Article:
All we have to do in the face of the madness is continue with our usual disdain for beef and pork. We just continue with our diet consisting mainly of seafood, freshwater fish, vegetables and fruits. And vitamin supplements.

If we are to derive anything positive from the “mad cow” scare, it is our shifting or sticking more firmly to a meatless daily diet.

* * *

SO, go ahead and be scared of beef and pork. You’d be surprised at the salutary effects your new meatless diet would have on your health.

When the “mad cow” scare dies down, just continue with your new diet. Give away the meat in your freezer, and cultivate an interest in the variety of fish, fruits and greens in the market.

Talk about it and convert others to your new regimen. But don’t sit down and talk about it in a burgerhouse.

* * *

ANOTHER madness that is upon us is in the indiscriminate fielding of supposed party-list congressional candidates.

One such atrocity is MAD, acronym for Mamamayan Ayaw sa Droga, the vehicle chosen by Erap showbiz pal Richard Gomez to win a congressional seat. This loose government-backed movement has become a political tool of Richard. Mahiya naman kayo!

This reminds us… in the last 1998 elections, one of the more garrulous sons of Erap tried entering Congress via the same shameless party-list route. He ran, claiming to represent the youth! It was a good thing he lost.

Why, are the youth so marginalized and underrepresented in Congress that only Erap’s son can speak for them as their party-list representative?

* * *

IF the rules are this loose, who will stop Gays and Dolls, Abu Sayyaf, Born Again, El Shaddai, the Deaf and the Blind, Suffering Housewives, Irate Consumers, Concerned Citizens, TV Talents, the Working Press, Annabel’s, the Jaycees, Hunters ROTC, Alpha Beta, Mga Guapings, et cetera, from running for the fund of it?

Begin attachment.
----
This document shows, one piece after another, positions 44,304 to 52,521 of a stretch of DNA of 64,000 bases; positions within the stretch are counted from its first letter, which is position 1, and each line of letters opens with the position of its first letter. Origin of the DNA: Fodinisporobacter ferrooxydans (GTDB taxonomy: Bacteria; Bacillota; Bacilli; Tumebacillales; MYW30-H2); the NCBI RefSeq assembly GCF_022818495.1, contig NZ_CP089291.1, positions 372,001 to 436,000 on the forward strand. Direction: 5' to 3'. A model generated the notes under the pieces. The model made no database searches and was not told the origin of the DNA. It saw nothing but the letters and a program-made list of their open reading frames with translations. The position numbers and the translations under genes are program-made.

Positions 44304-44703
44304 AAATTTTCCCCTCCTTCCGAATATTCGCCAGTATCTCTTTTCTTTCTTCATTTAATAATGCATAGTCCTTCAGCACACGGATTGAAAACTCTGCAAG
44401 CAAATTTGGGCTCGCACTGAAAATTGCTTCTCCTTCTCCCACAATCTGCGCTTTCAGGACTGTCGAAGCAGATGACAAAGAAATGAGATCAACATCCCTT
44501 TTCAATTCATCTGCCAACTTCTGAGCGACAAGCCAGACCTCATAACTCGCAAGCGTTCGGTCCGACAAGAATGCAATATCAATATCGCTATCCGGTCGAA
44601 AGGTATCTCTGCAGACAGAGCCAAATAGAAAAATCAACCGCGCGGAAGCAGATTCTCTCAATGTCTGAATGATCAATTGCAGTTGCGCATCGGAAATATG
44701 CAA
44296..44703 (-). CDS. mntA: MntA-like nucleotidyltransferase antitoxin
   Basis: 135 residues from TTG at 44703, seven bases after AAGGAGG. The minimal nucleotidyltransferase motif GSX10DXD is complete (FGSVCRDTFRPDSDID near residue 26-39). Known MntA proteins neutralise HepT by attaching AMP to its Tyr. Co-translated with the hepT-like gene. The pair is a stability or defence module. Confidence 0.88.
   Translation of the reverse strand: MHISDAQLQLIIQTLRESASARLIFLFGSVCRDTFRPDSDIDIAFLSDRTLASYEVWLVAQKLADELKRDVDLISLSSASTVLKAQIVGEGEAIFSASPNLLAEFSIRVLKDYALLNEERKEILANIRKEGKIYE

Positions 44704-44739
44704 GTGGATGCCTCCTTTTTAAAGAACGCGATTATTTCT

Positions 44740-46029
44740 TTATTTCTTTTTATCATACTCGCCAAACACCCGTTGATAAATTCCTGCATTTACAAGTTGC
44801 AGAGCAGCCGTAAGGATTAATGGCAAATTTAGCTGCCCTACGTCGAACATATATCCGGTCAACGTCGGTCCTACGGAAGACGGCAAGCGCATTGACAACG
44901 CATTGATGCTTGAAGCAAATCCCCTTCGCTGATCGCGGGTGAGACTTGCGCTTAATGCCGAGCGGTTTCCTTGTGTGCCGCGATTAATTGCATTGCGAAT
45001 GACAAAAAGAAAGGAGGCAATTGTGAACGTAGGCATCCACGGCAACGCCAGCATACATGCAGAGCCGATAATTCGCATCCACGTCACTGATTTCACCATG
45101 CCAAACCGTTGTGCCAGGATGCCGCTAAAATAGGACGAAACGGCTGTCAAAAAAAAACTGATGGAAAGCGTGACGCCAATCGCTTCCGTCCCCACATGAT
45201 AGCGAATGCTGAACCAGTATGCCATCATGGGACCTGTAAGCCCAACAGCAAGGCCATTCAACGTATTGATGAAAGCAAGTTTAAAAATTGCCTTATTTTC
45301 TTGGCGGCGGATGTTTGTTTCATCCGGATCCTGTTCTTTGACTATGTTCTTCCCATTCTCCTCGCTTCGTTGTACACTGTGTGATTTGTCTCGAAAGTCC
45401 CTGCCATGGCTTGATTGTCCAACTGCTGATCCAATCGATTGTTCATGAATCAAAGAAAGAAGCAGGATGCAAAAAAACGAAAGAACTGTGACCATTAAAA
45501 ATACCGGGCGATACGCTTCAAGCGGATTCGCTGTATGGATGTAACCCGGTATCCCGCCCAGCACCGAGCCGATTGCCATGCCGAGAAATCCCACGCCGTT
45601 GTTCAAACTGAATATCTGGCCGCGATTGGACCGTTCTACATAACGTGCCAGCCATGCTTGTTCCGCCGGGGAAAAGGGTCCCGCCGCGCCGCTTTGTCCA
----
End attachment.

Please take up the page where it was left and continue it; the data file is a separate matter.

There was this character in the 1998 elections who took millions from the Veterans Bank as contribution to his bid as party-list representative of veterans! Where did the millions go? The poor veterans whose money sustains the bank were not even aware of the plunder.

Again this May, there are the usual attempts of formidable blocs to gatecrash into Congress by sponsoring party-list candidates. These include chambers and organizations of big businessmen, contractors and professionals who by any stretch of the imagination are not marginalized or unrepresented.

* * *

WE see party-list posters campaigning for Bayan Ko, AKO, Tayo, Magsasaka, Maralita and such catchy tags. There is no attempt to explain what the tags and acronyms mean, what they stand for, who are behind them, who are their nominees, and what their programs are.

Enough unwary voters might just write one of the more catchy party-list names on the ballot and unwittingly elect fraudulent representatives of allegedly marginalized but non-existent organizations.

The Commission on Elections need not wait for somebody to challenge each and every party-list candidacy. The Comelec must exercise its powers to protect the sanctity of the electoral process by weeding out fraudulent candidacies before they are let loose upon the public.

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(First published in the Philippine STAR of March 8, 2001)